“Eyeing one of Samsung’s latest flagships? Read this to learn everything there is to know about the S7 and its edge sibling”
Each year, MWC plays host to a variety of smartphone launches, and most brands which hold stakes in the massive ecosystem are present there in full strength to showcase their wares. Tons of new stuff, including smartphones, tablets, related accessories, apps, and more recently, other goodies like wearables and VR paraphernalia can be found on the MWC floor. However, Samsung’s annual launch of its S-series flagship(s) is the event that really marks the high point for MWC each year, though ironically, the unveiling usually happens a day before MWC officially kicks off.
Samsung stuck to the same timeline this year too, and MWC 2016 saw the birth of the Galaxy S7 and S7 edge… loaded smartphones that may not break the mould for the most part, but bring some much-needed features to the line-up.
While our full reviews will try to evaluate whether those upgrades make the new pair of smartphones the best your money can buy, we’ll try and tackle a few common queries you might have regarding the S7 and its edge-faced brother (pictured below on the right). And as usual, these details are in the form of a handy QnA, starting from the key specs.
The Galaxy S7 and S7 edge share most specs, all except the screen and the battery capacity that is. While the international variants of these phones are powered by the top-of-the-line Snapdragon 820 processor, in India, they come powered by the Exynos Octa 8890 SoC that utilises four cores clocked at 2.3GHz and another four ticking at 1.6GHz. Graphics are handled by Mali-T880 MP12 GPUs, and there’s 4 gigs of RAM along on the ride. The devices were launched in 32GB and 64GB storage variants, but India’s only getting the former. Shooting is handled by 12MP rear snappers, while 5MP front-facing cameras handle selfies. As far as the differences are concerned, the S7 features a 5.1-inch QHD display and utilises a 3,000mAh battery, the S7 edge comes with a 5.5-inch screen toting the same resolution, and powered by a 3,600mAh battery. Worth noting that both phones support fast charging, and wireless charging as well… but to use the latter, you’ll need to purchase compatible wireless chargers available separately.
Do check out our first impressions of the Galaxy S7 and Galaxy S7 edge from MWC for more details on the design. In a nutshell, the design isn’t much different from the S6, the S6 edge (review) and the S6 edge+ we saw last year, so you get the same sexy-looking glass and metal combo – basically glass on both sides with a metal frame in the middle. In fact, the design is so similar that you probably won’t be able to tell the difference.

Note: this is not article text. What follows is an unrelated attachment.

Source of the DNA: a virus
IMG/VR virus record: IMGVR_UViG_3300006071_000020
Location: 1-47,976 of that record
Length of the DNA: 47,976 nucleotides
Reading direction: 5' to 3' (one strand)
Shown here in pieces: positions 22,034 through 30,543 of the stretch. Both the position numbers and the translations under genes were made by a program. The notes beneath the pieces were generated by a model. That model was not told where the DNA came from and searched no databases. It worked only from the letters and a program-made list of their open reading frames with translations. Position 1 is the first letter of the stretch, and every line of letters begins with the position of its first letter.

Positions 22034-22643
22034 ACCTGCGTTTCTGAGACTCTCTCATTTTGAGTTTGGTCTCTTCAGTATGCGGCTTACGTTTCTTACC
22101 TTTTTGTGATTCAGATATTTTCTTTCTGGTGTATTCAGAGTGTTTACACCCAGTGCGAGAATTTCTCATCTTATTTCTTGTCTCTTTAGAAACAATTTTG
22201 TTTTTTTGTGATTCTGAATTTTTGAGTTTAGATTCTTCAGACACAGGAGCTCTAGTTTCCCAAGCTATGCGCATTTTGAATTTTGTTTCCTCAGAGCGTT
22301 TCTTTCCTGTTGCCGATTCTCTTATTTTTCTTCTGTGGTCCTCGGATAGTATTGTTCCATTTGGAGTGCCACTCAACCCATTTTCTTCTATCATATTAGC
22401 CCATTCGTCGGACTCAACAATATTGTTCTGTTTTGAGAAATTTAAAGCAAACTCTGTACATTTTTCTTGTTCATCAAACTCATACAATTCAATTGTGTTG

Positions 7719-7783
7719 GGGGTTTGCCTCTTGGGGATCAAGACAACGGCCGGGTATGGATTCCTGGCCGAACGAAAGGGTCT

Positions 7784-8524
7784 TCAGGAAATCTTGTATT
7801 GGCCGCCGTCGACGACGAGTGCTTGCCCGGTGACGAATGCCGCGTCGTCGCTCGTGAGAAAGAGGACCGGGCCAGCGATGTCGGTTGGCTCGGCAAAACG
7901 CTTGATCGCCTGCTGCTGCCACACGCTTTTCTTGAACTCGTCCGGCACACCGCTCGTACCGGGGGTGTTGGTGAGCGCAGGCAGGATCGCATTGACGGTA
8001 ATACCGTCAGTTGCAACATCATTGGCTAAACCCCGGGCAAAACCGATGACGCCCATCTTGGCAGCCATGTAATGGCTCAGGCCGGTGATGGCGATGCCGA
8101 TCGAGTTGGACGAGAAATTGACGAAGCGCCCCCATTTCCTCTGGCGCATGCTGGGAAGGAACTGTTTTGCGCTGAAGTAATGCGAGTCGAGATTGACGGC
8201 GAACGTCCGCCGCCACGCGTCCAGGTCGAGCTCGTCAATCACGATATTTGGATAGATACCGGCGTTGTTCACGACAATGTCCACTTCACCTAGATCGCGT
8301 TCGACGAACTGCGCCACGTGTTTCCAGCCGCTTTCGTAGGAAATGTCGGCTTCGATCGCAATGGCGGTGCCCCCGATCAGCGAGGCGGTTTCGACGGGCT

The S7 edge (pictured above) is the bigger of the two, thanks to its larger screen, but is also curvier and sexier due to the curves on both sides of its fascia.
Its design also makes the S7 edge quite slippery, and in our opinion, S7 (shown above) is more comfortable to hold.
Absolutely. Layers of 4th-gen Gorilla Glass are there to protect the screen from minor scratches.
The pair are IP68-certified, which means that they’re impervious to both dust and water. To be more specific, you can use them during a sandstorm (as an example) or submerse them into up to 1.5m deep water for up to 30 minutes without fear of damage. However, you should note that a few recent reports have indicated it may not be such a good idea to actually dunk these phones into water (or any other liquid for that matter). You should have no reason to worry if you manage to get your S7 or S7 edge drenched in the rain or spill a glass of water on it though.
Last year, the S6 series got some flak for dropping support for storage expansion, so Samsung has brought it back on popular demand. The S7 duo are both hybrid dual-SIM smartphones, so you can pop in two nano-SIM cards or utilise the secondary SIM slot to add more storage by inserting a microSD card.
Yup, 4G is supported. The phones are loaded when it comes to connectivity, so get dual-band Wi-Fi (with 802.11 ac), ANT+, Wi-Fi Direct, hotspot, A-GPS, GLONASS, and BDS. Samsung’s Download Booster feature, which combines Wi-Fi and 4G networks to download large files, is there too.
Over 24GB can be used out of the 32GB built-in storage. More can be added via the aforementioned hybrid SIM slot, and microSD cards to 200GB in capacity are supported.
The short answer is yes. Strangely, even the long answer is yes. In fact, both phones come with USB OTG adapters included in the retail boxes.
You can tick that one too… both the Galaxy S7 and S7 edge come with support for NFC.
The S7 and S7 edge are crammed with sensors, so apart from the usual fingerprint scanner integrated in the home button, accelerometer, gyro, proximity, ambient light and compass, you also get a barometer, a heart rate monitor and a SpO2 sensor.